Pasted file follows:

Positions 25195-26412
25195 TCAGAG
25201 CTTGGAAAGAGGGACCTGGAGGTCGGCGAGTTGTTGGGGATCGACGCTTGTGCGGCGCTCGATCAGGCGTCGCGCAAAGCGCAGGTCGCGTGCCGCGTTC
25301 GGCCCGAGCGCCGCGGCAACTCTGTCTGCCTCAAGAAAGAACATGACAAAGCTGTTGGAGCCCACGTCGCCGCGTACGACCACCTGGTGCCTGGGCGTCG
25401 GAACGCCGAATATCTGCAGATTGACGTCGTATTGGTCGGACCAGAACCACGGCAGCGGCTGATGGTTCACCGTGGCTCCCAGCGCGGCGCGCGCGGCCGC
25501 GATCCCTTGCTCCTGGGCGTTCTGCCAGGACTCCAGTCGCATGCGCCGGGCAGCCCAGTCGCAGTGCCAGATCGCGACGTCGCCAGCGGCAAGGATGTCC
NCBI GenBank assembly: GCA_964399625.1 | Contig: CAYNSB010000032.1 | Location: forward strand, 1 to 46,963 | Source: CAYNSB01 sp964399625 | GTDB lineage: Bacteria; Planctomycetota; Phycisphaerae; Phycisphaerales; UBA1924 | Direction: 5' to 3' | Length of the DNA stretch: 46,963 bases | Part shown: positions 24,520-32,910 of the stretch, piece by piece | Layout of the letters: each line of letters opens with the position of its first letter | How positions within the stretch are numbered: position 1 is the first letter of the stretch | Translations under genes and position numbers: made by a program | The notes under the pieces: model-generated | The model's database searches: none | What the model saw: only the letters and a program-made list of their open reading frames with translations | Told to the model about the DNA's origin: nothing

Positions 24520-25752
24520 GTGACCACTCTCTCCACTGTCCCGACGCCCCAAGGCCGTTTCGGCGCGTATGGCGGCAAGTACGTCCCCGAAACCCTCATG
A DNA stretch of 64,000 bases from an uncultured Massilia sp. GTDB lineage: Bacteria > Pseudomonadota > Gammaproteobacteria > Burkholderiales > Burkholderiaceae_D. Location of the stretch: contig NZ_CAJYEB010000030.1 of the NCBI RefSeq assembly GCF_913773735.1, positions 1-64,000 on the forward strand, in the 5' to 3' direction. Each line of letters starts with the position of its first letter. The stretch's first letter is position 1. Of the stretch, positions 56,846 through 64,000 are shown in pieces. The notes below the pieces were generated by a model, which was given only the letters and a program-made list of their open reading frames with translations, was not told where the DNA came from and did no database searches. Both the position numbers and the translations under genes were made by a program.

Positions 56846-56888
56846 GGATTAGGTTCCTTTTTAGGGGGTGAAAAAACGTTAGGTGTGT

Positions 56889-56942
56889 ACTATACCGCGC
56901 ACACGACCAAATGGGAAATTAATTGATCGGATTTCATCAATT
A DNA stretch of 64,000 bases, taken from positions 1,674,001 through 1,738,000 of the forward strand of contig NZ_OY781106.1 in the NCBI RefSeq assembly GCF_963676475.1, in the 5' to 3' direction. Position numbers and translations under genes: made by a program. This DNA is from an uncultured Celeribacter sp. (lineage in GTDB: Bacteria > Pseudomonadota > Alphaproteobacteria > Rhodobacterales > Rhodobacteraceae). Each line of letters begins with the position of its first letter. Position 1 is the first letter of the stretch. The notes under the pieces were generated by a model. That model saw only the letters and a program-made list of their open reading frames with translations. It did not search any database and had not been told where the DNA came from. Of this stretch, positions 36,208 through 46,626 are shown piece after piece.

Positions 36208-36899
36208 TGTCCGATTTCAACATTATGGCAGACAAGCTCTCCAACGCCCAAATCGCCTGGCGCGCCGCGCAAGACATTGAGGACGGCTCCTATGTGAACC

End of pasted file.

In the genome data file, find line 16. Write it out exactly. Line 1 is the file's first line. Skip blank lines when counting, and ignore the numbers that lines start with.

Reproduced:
A DNA stretch of 64,000 bases, taken from positions 1,674,001 through 1,738,000 of the forward strand of contig NZ_OY781106.1 in the NCBI RefSeq assembly GCF_963676475.1, in the 5' to 3' direction. Position numbers and translations under genes: made by a program. This DNA is from an uncultured Celeribacter sp. (lineage in GTDB: Bacteria > Pseudomonadota > Alphaproteobacteria > Rhodobacterales > Rhodobacteraceae). Each line of letters begins with the position of its first letter. Position 1 is the first letter of the stretch. The notes under the pieces were generated by a model. That model saw only the letters and a program-made list of their open reading frames with translations. It did not search any database and had not been told where the DNA came from. Of this stretch, positions 36,208 through 46,626 are shown piece after piece.